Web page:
Could we reduce gun injuries due to idiocy with mandatory training, as we (supposedly) do with motorcycles? Maybe…but a quick perusal of YouTube makes me think Darwin Award nominees will find a way, no matter what. Could we reduce the rate of suicide by restricting guns..? Maybe, or maybe they’ll turn to pills, razors in the tub, or “accidents” on the freeway. Will it lower violent crime and murder? Unlikely, as a quick trip to the crime stats for Britain will suggest. Hell, in 1996 a guy went after the Scottish parliament with a claymore (the sword, not the anti-personnel mine.) You know how heavy a f’ing claymore is? Someone comes for you with one of those things…you did something.
I think it is unlikely that after seven years of race baiting, high unemployment, high consumer debt, reduced business opportunities due to taxes and regulations, bailouts, endless war, and militarized policing that people are lashing out.
You want to lower murder rates by gun in the United States? Less welfare programs that incentivize broken homes, less laws for victimless crimes (like selling loose cigarettes, or smoking weed), cut into the gangs by decriminalizing or legalizing most drugs and take away the profit margin. Stop pissing people off by regulating every aspect of their lives and business, so they don’t feel boxed in or can strike out and try to improve themselves. Leave people alone and most of these folks will behave themselves.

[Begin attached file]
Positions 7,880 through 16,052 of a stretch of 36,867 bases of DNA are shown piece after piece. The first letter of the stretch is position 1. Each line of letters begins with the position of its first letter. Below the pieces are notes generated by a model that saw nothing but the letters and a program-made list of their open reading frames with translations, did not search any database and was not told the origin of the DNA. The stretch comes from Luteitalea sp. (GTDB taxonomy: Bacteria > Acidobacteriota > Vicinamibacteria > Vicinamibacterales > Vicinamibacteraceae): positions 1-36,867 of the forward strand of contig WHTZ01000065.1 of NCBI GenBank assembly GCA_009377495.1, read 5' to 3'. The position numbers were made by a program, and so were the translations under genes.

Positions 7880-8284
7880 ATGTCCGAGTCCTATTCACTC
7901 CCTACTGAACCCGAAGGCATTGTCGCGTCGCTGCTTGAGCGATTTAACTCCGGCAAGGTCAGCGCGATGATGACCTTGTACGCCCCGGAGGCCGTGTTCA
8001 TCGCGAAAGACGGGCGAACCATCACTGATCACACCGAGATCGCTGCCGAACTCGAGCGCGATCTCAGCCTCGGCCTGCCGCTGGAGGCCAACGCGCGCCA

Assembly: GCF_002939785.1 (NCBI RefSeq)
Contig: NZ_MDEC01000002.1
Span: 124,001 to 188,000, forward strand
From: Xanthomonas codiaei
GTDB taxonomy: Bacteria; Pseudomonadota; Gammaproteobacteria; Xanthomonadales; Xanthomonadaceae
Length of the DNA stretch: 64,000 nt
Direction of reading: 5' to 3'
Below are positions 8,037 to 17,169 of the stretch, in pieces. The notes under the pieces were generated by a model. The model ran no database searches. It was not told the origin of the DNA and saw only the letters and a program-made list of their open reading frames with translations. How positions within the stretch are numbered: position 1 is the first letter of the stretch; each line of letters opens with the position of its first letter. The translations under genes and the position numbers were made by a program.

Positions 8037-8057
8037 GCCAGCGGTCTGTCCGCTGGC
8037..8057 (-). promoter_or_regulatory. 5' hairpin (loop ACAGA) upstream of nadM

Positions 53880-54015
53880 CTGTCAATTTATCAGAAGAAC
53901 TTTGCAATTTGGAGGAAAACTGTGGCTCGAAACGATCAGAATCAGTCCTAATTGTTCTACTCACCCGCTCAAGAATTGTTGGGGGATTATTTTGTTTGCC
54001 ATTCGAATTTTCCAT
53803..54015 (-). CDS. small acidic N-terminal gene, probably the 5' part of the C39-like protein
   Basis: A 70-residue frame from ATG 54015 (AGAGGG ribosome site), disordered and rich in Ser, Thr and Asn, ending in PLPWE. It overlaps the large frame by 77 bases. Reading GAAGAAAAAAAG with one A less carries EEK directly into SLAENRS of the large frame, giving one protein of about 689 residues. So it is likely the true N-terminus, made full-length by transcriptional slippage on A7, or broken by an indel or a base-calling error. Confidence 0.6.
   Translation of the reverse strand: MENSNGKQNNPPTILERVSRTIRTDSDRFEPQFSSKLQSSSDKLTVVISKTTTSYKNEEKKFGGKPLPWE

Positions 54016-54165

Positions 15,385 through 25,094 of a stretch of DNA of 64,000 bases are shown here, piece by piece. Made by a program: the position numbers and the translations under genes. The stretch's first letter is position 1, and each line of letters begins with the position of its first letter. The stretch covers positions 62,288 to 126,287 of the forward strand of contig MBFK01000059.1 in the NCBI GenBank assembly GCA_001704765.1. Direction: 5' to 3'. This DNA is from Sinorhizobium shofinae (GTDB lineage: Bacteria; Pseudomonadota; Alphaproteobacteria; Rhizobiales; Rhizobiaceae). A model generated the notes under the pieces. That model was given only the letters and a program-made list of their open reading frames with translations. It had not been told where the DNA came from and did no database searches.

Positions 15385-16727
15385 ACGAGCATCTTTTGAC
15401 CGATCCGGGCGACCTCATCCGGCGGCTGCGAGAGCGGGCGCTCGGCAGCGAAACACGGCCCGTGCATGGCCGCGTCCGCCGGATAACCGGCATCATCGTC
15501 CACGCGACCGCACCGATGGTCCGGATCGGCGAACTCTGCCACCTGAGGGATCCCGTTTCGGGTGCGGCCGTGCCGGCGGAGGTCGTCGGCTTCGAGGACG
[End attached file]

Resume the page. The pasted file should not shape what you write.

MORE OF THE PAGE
But there will always be that whinging self-promoted that wants you feel his pain… (and you’ll note, I never mentioned his name, because he is beneath notice.)
One of the most frustrating things for me when dealing with academia, or any “intelligentsia” of any kind is the inability to carry a line of thinking through to it’s logical conclusion. This video is proof of the kind of tanged thinking you have to have to make a statement which has a strong thesis — often supported by evidence — which you then fuck up by refusing to recognize that your particular “team” is guilty of the same things — be it a lack of adherence to an ideal, ignoring the law, using their connections to enrich a small few, lying to their public and followers…